The manual entry of clinical information into a RIS can result in a high rate of discrepancies, many of which are clinically significant, according to a study published in this month's Journal of the American College of Radiology.
Rajan Agarwal, MD and colleagues from the department of radiology at the University of Pennsylvania Health System in Philadelphia, randomly selected 129 imaging request slips for CT scans from seven days in February and March 2007. The authors compared the clinical history on each request slip with the clinical history manually entered into the radiology information system.
Discrepancies between the paper request slips and the information electronically available to radiologists were put into four categories—no discrepancy, electronic or paper history incomplete, disagreement between the two sources and other. The discrepancies were considered to be clinically significant if they provided additional information on stage of disease, localization of disease, type of symptoms or disease of if they asked specific clinical questions of radiologists.
According to the authors, of the 129 imaging requests studied, 38 percent had no discrepancies between the paper request slips and the information manually entered into the radiology information system. The remaining 62 percent had discrepancies.
Of the 80 requests with discrepancies, the researchers found that 63 involved the incomplete recording of information, 17 indicated a disagreement between the two sources and four were categorized as "other."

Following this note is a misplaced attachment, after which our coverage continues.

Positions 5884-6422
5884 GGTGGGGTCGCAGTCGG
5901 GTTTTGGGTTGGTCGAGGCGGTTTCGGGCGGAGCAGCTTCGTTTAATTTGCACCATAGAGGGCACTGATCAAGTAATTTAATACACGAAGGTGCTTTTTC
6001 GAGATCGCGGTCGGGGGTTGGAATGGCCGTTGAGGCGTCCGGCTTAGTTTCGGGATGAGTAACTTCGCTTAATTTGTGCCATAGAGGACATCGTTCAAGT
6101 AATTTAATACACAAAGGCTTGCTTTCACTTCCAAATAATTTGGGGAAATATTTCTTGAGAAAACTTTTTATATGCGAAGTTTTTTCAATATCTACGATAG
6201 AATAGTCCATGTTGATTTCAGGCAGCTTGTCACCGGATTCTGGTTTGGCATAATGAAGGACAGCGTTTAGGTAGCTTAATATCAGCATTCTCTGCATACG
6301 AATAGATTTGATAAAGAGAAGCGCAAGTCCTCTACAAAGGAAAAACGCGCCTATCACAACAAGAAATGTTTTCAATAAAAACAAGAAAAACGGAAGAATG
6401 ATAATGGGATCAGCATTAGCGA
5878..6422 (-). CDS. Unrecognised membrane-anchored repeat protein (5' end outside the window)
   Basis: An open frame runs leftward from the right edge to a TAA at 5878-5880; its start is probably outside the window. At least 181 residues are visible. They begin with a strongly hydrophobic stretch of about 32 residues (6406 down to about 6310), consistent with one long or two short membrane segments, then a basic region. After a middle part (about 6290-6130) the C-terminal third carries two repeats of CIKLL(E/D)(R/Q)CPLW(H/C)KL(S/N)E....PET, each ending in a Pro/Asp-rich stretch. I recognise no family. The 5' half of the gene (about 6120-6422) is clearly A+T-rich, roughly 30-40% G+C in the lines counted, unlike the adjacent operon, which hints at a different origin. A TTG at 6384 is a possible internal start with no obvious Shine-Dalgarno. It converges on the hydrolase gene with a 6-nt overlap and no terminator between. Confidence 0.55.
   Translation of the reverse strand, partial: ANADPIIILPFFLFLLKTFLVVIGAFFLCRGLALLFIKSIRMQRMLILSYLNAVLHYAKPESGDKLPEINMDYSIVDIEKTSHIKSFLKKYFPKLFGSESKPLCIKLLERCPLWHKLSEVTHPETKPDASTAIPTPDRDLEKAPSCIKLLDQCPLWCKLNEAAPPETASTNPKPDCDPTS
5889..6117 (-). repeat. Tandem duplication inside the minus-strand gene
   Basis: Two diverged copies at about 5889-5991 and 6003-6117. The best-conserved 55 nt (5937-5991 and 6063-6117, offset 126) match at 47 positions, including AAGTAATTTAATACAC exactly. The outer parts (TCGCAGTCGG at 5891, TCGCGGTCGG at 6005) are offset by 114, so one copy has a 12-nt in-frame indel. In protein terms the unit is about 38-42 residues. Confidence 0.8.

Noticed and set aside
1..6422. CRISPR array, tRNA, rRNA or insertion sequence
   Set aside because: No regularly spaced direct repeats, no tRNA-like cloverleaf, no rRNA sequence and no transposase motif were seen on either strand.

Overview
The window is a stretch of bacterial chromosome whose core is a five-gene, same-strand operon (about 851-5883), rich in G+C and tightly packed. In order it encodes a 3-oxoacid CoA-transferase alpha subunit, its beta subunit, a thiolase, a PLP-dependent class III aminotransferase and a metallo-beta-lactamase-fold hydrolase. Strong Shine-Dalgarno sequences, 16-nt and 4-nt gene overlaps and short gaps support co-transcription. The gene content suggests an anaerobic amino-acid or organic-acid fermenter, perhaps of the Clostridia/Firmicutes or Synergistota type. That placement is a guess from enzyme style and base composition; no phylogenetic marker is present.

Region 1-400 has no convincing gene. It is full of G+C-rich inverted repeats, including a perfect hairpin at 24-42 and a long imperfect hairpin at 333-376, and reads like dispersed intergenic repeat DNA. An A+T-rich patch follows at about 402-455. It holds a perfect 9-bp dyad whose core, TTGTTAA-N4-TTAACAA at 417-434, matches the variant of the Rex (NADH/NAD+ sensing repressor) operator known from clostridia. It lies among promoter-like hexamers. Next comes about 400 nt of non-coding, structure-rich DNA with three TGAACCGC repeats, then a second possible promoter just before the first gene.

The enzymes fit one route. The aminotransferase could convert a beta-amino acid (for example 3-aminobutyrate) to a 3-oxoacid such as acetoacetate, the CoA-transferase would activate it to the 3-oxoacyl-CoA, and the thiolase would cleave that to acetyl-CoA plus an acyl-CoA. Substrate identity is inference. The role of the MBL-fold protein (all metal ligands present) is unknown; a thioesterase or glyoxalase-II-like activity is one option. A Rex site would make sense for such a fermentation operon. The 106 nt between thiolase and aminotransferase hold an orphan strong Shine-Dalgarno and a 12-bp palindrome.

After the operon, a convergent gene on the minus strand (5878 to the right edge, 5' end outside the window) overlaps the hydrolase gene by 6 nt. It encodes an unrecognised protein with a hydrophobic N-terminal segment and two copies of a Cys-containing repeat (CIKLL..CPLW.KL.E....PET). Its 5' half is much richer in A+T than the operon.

An example of a disagreement (with significant clinical implications) between the paper and electronic sources was a paper request slip that included the term “panc mass” in the patient’s history. This information was entered into the RIS as a “[p]ancreatic cyst.” An example of an incomplete history was a reference to “kidney stones” in one patient’s electronic history, while the paper history referenced “no history provided” for the same patient.
The authors suggested that discrepancies probably occurred when clerical staff members were used as intermediaries to pass the clinical histories from the referring physicians to radiologists. A subsequent decision to scan imaging requests into the RIS allowed for improved communication and a direct handoff of information between referring clinicians and radiologist.
The researchers acknowledged the study was limited in several ways. For example, because the reasons for exams are often not well documented, there was no way to determine which clinical history was correct when the discrepancies occurred. Also, the authors could not assess whether the discrepancies were caused by data entry errors or verbal miscommunications.
Agarwal and colleagues concluded that a reliance on manual entry of clinical information into a RIS can result in a high rate of clinically significant discrepancies, which highlights the need for a better system of communication between referring providers and radiologists.